A Virologist Provides Some Coronavirus Perspective

CDC/Planet Pix via ZUMA

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Columbia University virologist Angela Rasmussen on the estimate that two percent of the people who are infected with the coronavirus will die:

That could certainly change. The China CDC published a report in which they looked at like 45,000 patients and calculated that case fatality rate based on that. Prior to that, the fatality rate was being estimated at around 2 or 3 percent. So that is one of the numbers that has remained fairly consistent. My personal opinion, though, is that the case fatality rate could actually be much lower if there’s a bunch of mild cases that we’re not being able to test for.

….We know that once we get past about age 50 or 60, that case fatality rate starts increasing. It’s 0.1 percent or 0.2 percent for people, I think, through age 49. And then ages 50 through 59 goes up to 1 percent. Then it goes up to like 3 percent [for patients in their 60s and 70s] and then it goes, age 80-plus, to like 14 percent case-fatality rate. It really depends on the population that the virus is affecting. Also people with preexisting conditions also have a higher case fatality rate. So that would be like heart disease, diabetes, and asthma.

On what to do if you start to feel sick:

It’s still flu season. I would treat this same way we would treat the flu. Don’t freak out….And if you really do need care, then you should definitely seek it out. You shouldn’t wait until you’re, like, dying of pneumonia before going to the doctor.

….The good news is that because in the majority of patients it’s mild, what we should be telling people is that if you are in a low risk group, you don’t have to rush the hospital. You should stay home and recover. So that the hospitals are not going to be overburdened with, with otherwise healthy people, when they need to be using their resources for treating the people who are likely to have more severe illness….The virus, I’m not as worried about. I’m much more worried about what people’s reaction is going to be — and how our public health system is going to be handling them.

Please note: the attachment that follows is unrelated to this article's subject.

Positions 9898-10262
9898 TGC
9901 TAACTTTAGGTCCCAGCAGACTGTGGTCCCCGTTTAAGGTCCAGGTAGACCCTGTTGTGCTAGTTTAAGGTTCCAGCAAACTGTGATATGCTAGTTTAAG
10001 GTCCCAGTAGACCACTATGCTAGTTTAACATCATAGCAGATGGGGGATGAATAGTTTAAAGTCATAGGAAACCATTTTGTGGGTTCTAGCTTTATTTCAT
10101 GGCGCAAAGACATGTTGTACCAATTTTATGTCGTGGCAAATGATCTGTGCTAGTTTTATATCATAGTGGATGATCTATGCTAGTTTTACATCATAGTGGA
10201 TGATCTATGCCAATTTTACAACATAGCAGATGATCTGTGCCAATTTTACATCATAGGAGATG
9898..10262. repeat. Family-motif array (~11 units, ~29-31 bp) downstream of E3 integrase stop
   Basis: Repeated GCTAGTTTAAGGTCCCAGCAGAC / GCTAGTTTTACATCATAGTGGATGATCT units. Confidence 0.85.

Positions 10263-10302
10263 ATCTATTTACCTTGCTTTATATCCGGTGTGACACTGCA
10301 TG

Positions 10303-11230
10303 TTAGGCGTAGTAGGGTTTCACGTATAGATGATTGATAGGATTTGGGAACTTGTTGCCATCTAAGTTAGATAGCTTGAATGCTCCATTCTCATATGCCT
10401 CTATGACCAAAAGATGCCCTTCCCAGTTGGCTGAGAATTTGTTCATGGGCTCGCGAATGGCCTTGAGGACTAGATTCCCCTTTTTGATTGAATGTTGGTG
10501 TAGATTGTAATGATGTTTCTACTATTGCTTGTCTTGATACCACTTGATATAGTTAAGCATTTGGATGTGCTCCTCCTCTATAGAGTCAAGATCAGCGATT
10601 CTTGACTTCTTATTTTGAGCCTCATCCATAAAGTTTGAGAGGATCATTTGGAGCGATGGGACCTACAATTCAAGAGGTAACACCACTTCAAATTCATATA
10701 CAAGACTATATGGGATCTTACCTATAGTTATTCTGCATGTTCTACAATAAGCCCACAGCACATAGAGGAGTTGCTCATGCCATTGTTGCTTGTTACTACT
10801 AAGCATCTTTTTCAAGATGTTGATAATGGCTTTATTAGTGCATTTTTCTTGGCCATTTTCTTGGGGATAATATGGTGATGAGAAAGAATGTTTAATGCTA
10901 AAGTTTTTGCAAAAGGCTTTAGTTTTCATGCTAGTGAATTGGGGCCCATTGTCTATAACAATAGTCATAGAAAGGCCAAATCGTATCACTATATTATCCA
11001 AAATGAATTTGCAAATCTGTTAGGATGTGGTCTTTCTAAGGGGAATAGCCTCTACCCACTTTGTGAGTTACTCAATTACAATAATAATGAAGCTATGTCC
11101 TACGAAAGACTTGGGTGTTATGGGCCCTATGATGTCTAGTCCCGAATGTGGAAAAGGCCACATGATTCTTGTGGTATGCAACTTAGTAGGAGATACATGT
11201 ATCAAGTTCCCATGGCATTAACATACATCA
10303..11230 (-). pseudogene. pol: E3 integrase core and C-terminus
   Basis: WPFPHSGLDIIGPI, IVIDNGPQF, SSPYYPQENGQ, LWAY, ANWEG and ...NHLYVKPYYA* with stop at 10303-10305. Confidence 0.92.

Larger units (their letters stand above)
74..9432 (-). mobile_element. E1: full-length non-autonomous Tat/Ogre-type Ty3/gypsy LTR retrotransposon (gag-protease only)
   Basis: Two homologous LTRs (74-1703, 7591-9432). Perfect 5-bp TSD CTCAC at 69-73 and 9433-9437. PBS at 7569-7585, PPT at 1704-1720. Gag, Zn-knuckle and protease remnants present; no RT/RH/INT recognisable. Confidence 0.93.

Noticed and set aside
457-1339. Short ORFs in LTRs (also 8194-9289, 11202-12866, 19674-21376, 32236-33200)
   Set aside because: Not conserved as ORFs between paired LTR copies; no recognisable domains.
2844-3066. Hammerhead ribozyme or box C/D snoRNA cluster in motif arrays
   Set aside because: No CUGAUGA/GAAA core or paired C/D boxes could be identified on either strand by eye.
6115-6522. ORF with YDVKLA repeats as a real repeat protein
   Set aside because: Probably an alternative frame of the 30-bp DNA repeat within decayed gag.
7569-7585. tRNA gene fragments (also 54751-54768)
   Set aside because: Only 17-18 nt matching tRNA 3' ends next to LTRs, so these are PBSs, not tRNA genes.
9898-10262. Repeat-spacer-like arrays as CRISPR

On previous pandemics:

I don’t remember people being this crazy during the 2009 flu pandemic. That had a much higher case fatality rate in some communities — from four up to almost 20 percent. So in that sense, this virus isn’t that different from other pandemic viruses that we’ve dealt with before.

The best thing you can do is wash your hands frequently. Soap breaks down the lipid membrane that surrounds the coronavirus and kills it. Hand sanitizers also work as long as they’re 60 percent alcohol or higher.

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THE BIG PICTURE

You expect the big picture, and it's our job at Mother Jones to give it to you. And right now, so many of the troubles we face are the making not of a virus, but of the quest for profit, political or economic (and not just from the man in the White House who could have offered leadership and comfort but instead gave us bleach).

In "News Is Just Like Waste Management," we unpack what the coronavirus crisis has meant for journalism, including Mother Jones’, and how we can rise to the challenge. If you're able to, this is a critical moment to support our nonprofit journalism with a donation: We've scoured our budget and made the cuts we can without impairing our mission, and we hope to raise $400,000 from our community of online readers to help keep our big reporting projects going because this extraordinary pandemic-plus-election year is no time to pull back.

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